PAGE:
Page 1016

The federal government lifted its controls over gasoline prices in 1981, but for the next four years DACO's Secretary did not exercise the authority contained in Regulation 45 to issue orders fixing prices and maximum margins. Instead, DACO officials informally indicated to the oil companies during this period their expectation that gross margins should stay within levels formerly prevailing under federal regulation. The district court found "that DACO and the wholesalers/retailers adopted informally as a reference point for future regulation the federal margins as they existed on January 28, 1981." It also found that one wholesaler, Shell, had made refunds in 1982 and 1983 of amounts received in excess of the earlier 8.6cents per gallon gross profit margin limitation. Nonetheless, DACO promulgated no regulation specifically fixing a maximum margin or otherwise controlling gasoline prices. Although there was some compliance with Article 3's 15-day notice requirement relative to price increases, compliance appears to have been spasmodic, and DACO seems to have made no consistent attempt to enforce it.

In January 1985 a new governor of Puerto Rico took office, and appointed a new Secretary of DACO. In September 1985, without issuing any price orders, the new Secretary issued a memorandum to the industry indicating DACO's intent to "supervise" the gross profit margins of 17.7cents and 8.6cents per gallon that (in the words of the memorandum) were "maintained" when federal controls were eliminated. Distributors "at all levels of distribution" were warned to comply with Regulation 45. During the first quarter of the following year, 1986, there were significant reductions in world oil prices. However, the wholesale and retail selling prices of gasoline in Puerto Rico did not go down by a corresponding amount. Evidence presented at trial indicates that at least one, and probably several wholesalers' gross profit margins were at this time in excess of 20cents per gallon.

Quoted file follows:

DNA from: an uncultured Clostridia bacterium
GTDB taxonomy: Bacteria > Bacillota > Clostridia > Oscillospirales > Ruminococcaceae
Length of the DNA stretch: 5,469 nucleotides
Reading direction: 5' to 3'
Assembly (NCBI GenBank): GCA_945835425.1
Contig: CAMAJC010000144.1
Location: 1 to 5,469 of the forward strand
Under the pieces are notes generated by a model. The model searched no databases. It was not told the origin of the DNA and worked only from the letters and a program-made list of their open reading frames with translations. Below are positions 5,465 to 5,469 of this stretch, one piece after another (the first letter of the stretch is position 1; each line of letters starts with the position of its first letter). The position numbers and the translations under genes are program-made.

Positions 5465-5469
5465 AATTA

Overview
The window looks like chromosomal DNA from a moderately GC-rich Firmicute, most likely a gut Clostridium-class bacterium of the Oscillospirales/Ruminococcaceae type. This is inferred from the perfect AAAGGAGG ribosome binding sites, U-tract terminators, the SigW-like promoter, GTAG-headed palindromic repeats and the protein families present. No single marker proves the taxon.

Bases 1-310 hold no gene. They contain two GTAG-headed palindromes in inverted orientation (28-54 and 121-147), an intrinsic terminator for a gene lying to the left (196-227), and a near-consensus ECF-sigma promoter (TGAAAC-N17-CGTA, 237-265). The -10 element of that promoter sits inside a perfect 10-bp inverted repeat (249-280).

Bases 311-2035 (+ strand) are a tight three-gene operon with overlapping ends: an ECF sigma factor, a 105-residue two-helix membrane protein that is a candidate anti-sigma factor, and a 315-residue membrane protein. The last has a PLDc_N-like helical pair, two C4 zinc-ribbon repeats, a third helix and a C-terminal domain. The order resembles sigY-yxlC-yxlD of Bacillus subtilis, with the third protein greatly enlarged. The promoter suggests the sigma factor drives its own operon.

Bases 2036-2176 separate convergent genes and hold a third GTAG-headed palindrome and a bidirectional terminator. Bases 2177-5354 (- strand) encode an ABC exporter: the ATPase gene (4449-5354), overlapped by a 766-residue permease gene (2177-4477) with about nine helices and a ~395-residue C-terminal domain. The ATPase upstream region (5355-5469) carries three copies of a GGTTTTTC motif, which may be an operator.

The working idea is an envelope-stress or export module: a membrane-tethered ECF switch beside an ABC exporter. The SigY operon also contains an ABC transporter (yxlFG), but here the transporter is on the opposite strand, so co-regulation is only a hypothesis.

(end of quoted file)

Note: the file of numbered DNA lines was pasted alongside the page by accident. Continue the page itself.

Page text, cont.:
There were many complaints about the high gasoline prices on the island, and these caused the Puerto Rico legislature to take action in March of 1986. In order to recoup (for the government) some of the "excessive profits" that the oil companies were believed to be reaping, the legislature imposed an additional excise tax on crude oil and refined petroleum products. 6 To make sure that the oil companies paid the new tax out of excess profits, without passing the tax through to the consumer in the form of even higher prices, DACO for the first time issued orders controlling prices pursuant to its authority under Regulation 45. But first, immediately after the new excise tax took effect, the Secretary issued, on March 26, 1986, an "interpretation" of Regulation 45, reminding the industry that Regulation 45 forbade oil companies to raise prices without first notifying the Secretary. This was followed, on April 23, 1986, by orders allowing refiners to pass the excise tax through to wholesalers; forbidding wholesalers from passing the tax through to retailers; and freezing wholesale and retail prices at their March 31, 1986 levels. 7 The April 23 order also